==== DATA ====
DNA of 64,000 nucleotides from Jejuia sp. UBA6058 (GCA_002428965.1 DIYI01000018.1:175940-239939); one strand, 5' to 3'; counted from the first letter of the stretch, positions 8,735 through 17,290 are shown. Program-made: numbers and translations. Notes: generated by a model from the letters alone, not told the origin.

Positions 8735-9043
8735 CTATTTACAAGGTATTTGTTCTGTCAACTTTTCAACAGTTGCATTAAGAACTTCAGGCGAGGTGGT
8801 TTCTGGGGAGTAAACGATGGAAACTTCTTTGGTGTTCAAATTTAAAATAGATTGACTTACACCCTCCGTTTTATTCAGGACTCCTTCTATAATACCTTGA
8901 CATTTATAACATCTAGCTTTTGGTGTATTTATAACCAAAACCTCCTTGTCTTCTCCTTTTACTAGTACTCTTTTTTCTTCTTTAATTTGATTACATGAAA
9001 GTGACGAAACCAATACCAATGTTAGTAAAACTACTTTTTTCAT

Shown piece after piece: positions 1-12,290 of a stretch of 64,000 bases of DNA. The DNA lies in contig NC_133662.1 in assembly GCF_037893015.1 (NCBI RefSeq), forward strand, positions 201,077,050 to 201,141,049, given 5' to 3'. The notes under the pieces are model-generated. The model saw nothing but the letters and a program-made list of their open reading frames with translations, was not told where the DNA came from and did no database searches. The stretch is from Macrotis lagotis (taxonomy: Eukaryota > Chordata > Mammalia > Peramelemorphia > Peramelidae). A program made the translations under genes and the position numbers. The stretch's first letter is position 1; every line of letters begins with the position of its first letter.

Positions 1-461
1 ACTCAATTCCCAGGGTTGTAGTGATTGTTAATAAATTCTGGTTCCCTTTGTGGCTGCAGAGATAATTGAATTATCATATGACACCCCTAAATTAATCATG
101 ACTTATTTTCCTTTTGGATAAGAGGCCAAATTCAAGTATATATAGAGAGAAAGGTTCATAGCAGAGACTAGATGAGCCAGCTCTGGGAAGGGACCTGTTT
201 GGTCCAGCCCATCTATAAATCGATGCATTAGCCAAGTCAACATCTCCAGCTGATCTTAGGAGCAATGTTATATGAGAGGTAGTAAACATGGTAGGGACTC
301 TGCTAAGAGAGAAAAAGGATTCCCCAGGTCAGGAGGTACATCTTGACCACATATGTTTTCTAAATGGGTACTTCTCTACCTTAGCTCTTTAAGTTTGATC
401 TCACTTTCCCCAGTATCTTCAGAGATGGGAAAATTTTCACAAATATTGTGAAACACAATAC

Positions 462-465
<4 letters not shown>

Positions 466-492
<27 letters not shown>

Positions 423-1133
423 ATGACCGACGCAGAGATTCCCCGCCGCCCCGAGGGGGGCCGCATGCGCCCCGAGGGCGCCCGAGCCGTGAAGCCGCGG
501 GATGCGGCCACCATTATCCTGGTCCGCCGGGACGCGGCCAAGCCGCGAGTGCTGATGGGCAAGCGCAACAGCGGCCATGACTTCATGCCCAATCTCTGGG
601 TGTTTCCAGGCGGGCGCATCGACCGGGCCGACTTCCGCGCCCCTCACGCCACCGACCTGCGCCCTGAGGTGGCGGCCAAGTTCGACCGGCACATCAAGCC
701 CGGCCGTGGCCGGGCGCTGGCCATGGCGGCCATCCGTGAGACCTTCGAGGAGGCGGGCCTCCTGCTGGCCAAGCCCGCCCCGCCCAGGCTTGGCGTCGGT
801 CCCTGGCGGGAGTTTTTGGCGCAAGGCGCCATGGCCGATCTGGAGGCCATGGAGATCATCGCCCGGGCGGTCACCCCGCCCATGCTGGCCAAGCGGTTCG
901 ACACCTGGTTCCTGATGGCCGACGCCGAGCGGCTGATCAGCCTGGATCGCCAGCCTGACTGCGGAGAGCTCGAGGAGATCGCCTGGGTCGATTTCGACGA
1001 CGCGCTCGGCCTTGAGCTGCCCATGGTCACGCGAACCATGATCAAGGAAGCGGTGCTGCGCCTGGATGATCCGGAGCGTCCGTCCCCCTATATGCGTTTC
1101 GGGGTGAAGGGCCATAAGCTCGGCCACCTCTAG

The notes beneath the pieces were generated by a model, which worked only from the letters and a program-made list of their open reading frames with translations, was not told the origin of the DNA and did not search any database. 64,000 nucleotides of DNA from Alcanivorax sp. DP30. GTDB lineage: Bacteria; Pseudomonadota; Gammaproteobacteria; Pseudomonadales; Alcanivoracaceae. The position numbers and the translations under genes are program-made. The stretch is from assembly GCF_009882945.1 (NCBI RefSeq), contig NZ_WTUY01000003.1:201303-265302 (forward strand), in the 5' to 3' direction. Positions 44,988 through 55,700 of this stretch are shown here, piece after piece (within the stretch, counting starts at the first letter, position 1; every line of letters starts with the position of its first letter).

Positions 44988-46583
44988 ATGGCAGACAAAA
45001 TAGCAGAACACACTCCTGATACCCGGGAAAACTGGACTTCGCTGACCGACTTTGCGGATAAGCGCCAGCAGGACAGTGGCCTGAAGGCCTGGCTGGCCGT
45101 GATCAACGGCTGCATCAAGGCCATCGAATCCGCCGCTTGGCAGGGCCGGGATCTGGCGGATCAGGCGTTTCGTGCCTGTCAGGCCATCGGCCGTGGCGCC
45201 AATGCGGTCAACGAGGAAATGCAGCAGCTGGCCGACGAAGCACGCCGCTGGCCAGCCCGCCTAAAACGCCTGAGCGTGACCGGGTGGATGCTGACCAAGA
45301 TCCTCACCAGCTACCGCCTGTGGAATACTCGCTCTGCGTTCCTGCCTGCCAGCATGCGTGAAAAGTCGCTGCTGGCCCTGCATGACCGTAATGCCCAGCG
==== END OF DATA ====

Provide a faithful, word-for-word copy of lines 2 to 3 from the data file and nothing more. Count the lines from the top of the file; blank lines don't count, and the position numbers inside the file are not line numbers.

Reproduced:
Positions 8735-9043
8735 CTATTTACAAGGTATTTGTTCTGTCAACTTTTCAACAGTTGCATTAAGAACTTCAGGCGAGGTGGT